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Perhaps the poles will shift again soon, if when they shift it places the Pyramids back in geo-magnetic alignment we will all have abundant free and natural power. Then it is just a matter of tapping into it without getting electrocuted. A small matter to overcome so one can go fly with the Unicorns and view all the rainbows.
 

blane.c

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On a more serious note Lithium is the third lightest element and as it is currently used it is just to heavy for energy storage in aircraft for any significant range, Hydrogen is the lightest element and has plenty of energy but the storage tanks ... they are so heavy as to keep the Hydrogen from immediately dispersing back into the atmosphere as to make a two place airplane the size of an Otter if you want significant range.

There has been input infinitum on this in this forum but no solutions except build small aircraft with power for about an hour of powered flight or a monster sized airplane to carry one or two people and a gargantuan amount of stored energy (other than a petroleum product) for more significant range.

Someone could possibly make a lightweight dense material that can store hydrogen without significant losses and be strong enough to handle the pressure without bursting ... they could be rich ... I think.
 
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henryk

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why to convert electric power into a "waste" heat?

-yes,it is better to have power motor (heavy),but working in low temperature regime
=much lower battery weight...

-in case of DC motor typical puls controller can be eliminated in max power regime.
 

trimtab

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The issue of hydrogen tanks isn't to store it onboard for any longer than it takes to use it for a flight. The H2 also doesn't need to be stored at pressure...just as a liquid. If the consumption of hydrogen for flight is at or above the heat flux into the tanks, then no hydrogen need be lost. At that point, the engineering problems are those of heat transfer, CTE, material compatibility, etc....not with pressure containment for longer term storage. It is a very different engineering corner, and pretty straightforward to address.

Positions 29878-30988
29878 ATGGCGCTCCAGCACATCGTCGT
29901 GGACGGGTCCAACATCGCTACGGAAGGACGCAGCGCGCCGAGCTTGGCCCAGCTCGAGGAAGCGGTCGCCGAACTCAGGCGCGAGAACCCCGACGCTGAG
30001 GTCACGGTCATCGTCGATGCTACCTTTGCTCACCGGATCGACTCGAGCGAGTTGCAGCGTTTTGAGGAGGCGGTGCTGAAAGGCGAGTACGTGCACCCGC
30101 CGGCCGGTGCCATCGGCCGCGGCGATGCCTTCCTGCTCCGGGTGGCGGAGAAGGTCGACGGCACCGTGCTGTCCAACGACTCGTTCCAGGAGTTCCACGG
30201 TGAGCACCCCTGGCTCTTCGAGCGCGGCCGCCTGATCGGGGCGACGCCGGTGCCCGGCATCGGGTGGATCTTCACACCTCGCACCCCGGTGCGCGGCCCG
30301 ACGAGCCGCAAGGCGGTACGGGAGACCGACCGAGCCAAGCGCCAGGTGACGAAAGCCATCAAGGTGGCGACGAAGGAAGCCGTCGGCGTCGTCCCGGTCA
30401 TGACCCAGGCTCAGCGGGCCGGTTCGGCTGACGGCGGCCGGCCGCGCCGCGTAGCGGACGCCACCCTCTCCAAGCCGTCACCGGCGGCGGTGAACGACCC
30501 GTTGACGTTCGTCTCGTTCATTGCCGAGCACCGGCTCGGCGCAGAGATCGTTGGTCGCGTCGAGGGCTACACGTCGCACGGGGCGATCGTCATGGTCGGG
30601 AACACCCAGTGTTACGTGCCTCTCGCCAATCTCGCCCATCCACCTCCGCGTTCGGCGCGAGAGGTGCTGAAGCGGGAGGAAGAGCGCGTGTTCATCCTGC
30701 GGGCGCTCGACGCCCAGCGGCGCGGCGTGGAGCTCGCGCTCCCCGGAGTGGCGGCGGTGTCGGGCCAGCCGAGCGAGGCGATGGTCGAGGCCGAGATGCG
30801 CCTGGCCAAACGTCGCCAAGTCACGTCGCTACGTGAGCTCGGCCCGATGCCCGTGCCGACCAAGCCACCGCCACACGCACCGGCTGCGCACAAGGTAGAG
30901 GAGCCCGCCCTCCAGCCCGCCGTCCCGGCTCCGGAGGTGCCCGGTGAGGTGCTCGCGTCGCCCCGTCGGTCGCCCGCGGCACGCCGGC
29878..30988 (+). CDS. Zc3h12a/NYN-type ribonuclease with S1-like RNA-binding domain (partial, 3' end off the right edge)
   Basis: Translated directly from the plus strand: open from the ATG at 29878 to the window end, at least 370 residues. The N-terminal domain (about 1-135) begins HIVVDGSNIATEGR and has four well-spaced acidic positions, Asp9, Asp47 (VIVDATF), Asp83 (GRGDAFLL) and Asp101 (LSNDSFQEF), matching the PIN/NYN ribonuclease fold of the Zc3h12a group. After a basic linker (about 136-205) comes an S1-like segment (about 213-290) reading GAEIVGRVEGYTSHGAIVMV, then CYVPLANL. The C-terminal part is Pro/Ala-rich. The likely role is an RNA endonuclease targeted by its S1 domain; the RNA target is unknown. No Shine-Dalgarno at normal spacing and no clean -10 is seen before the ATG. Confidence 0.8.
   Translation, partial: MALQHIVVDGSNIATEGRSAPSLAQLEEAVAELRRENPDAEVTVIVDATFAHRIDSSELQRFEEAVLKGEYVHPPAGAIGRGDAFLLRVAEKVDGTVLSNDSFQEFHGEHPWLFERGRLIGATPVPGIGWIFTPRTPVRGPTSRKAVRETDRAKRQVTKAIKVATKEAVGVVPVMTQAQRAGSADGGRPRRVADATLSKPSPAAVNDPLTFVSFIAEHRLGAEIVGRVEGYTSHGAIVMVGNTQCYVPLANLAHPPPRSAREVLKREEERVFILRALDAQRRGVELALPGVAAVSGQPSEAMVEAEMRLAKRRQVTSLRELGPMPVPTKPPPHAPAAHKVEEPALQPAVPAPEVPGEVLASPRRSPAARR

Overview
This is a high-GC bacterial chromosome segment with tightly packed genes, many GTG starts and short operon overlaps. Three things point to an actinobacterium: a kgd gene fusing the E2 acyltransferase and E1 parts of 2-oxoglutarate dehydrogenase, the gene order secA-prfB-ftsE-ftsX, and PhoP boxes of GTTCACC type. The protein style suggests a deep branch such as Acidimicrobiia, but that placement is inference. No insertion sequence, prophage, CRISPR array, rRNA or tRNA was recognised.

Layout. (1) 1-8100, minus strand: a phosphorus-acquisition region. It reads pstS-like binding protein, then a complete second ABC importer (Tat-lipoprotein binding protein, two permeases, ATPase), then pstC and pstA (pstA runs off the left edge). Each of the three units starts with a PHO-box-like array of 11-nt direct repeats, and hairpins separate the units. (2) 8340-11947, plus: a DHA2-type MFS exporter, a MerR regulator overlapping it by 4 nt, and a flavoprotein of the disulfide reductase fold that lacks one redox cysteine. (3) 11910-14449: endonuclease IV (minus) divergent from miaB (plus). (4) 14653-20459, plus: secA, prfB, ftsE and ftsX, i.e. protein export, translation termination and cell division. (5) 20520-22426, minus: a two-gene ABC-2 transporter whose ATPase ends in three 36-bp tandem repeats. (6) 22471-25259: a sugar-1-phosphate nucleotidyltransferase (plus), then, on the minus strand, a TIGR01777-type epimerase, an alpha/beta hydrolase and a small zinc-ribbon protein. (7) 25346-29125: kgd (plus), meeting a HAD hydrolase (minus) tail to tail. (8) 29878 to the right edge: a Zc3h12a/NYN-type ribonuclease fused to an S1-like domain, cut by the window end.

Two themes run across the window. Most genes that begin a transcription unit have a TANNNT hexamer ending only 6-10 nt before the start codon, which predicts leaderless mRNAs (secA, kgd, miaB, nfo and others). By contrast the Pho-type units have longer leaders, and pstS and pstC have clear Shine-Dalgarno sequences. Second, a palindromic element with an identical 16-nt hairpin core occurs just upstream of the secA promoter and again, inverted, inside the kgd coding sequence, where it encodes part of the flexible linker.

The less tractable issues associated with H2 use typically focus on storage to make H2 similar in character to petroleum fuels. Yet things like buses and long haul trucks do not have the need to hold fuel in a hot parking lot while not running while their drivers work for 9 hours in the office.

H2 is not efficient for many or most applications we commonly want to find energy solutions for. It is perfect for others. Aviation could very well be one of those places.

A fuel cell for providing power for an electric motor is heavy. The size of aircraft at which a hydrogen fuel source combined with a fuel cell generator makes sense is, at the moment, likely either nonexistent or very large. But who knows where fuel cell tech could go in 20 years.
 

blane.c

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The thing is that on the one hand it doesn't matter how large the aircraft is, if it is actually energy efficient once built. Another words if the energy is actually carbon free and weights a couple of tons no biggie just build a plane big enough to haul around the batteries or whatever. Of course the problems are many like expense, and the energy isn't carbon free etc.
 

Island_flyer

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An electric motor is not a engine. I suppose you have to increase the battery out put more then worry about the motor.